He's a home grown Rockie who was enlisted into early service in 2007, performing brilliantly down that memorable stretch. His subsequent offerings were erratic, and so was his treatment. He was shuffled from the rotation to the bullpen, from the minors to the majors, endless wandering worthy of Ulysses. So when his travels brought him back from Boston, and he declared himself a starting pitcher, he became a sentimental favorite.
I also root for Morales because he's interesting. He's a superficial stoic, never complaining openly about his hither-to-yon movements in Colorado, just showing a quiet intensity on the mound. But his stoicism is manifestly a put-on. Close ups of his eyes on television show the thought he's giving to every pitch, along with the consequences of those pitches. And the trademark rubbing of his brow -- kicking back his ballcap and kneading his forehead -- betrays the concern that sometimes overwhelms him. Franklin reminds us, as Stanley Covelski did, that baseball is a worrying thing.
All that said, after watching Morales in person last night for the first time in years (not counting his appearance in Helton's last home game), I wonder if he's better suited for the bullpen. He still short-arms the ball, a quirk that isn't likely to change at this point, but one that concerns me about his durability as a starter. His fastball is still a treat to watch: full of life and running from bats, evidenced by his four strikeouts last night. That's a real asset for middle to late innings.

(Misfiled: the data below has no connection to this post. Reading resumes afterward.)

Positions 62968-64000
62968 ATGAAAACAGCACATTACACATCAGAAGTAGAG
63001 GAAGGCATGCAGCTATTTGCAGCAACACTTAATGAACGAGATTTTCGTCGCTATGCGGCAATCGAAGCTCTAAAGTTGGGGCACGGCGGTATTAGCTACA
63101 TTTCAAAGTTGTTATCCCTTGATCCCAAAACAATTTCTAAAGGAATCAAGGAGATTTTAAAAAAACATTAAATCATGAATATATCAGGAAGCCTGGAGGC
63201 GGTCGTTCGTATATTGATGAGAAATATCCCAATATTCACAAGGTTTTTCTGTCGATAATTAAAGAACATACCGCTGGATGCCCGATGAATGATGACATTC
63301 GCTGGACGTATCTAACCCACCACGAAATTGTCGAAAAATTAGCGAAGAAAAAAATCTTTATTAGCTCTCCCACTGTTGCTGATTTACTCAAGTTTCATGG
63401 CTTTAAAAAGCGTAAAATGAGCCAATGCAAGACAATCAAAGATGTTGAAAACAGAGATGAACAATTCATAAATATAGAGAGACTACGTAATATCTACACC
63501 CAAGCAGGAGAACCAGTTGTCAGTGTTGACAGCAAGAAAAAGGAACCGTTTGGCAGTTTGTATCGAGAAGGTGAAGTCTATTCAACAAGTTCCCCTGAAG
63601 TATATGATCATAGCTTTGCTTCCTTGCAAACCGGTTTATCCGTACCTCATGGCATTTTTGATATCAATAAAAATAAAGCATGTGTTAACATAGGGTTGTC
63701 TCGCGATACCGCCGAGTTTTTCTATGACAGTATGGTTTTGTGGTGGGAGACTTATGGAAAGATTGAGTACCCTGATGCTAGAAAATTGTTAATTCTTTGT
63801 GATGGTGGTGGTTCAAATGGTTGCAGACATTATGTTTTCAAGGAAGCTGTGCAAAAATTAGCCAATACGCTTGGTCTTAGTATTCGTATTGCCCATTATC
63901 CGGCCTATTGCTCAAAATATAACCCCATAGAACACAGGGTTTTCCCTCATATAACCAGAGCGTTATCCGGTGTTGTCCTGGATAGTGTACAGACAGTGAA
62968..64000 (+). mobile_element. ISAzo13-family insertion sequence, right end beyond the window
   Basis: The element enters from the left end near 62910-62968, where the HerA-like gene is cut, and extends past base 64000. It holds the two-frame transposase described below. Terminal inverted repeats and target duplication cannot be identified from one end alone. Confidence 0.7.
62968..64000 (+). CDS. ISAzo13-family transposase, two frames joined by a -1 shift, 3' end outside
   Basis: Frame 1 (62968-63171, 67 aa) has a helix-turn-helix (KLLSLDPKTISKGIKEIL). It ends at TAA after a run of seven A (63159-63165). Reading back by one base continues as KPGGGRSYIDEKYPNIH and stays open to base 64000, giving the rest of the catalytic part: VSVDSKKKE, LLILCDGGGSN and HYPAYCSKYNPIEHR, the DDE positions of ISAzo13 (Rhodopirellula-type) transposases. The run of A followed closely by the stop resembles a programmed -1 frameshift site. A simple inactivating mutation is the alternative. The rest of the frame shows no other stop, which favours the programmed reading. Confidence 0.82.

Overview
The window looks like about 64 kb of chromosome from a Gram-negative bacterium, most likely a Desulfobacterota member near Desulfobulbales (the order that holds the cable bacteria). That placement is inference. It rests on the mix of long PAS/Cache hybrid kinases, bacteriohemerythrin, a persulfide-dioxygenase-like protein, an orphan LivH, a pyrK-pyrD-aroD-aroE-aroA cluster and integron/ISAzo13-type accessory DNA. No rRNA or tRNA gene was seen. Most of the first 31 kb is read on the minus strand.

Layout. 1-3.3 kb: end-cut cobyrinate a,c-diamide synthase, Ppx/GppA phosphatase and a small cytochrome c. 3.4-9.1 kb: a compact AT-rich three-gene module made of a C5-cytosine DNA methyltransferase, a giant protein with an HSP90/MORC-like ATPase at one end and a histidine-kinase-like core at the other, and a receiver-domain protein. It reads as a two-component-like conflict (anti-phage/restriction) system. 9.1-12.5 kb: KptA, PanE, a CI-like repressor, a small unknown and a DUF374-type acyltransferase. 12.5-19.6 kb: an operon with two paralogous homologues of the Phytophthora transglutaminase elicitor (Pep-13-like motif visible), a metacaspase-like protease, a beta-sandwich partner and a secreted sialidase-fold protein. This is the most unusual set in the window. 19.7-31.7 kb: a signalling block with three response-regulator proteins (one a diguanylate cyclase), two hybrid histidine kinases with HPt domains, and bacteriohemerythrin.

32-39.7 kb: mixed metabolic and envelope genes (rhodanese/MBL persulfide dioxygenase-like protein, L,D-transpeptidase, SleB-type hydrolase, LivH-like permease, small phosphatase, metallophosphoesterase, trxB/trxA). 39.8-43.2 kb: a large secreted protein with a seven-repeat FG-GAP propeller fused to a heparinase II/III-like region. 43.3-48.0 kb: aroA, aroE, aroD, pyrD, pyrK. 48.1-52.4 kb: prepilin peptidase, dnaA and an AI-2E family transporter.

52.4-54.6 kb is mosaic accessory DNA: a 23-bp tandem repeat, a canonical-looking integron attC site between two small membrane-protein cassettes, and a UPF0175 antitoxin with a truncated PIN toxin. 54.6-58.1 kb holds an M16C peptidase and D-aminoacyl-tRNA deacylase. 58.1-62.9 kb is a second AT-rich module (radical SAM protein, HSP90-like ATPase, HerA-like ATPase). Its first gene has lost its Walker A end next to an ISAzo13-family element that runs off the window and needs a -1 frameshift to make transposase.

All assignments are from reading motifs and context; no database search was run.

But his secondary stuff looked like it did in his winter ball starts. It remains uncertain in its location, so untrustworthy early in the count. And at times he's very hittable. The home run he surrendered was a no-doubter, the triple very nearly cleared the wall, and Charlie Blackmon stole away a double with startling speed, relegating it instead to a sacrifice fly. These were thunder claps off the Mariners' bats, which again makes me wonder if Weiss will be able to better control Morales predictable unpredictability if he enters the game from the bullpen.
Franklin's chief competitor, Jordan Lyles, is no sure thing. I've only seen one of his spring outings, last week against the Brewers, and he was working on attacking inside. The results were promising, but he surrendered his share of big hits and loud outs, as well. As he shows his complete repertoire, working outside as well as in, it'll be interesting to see how it compares to Morales.
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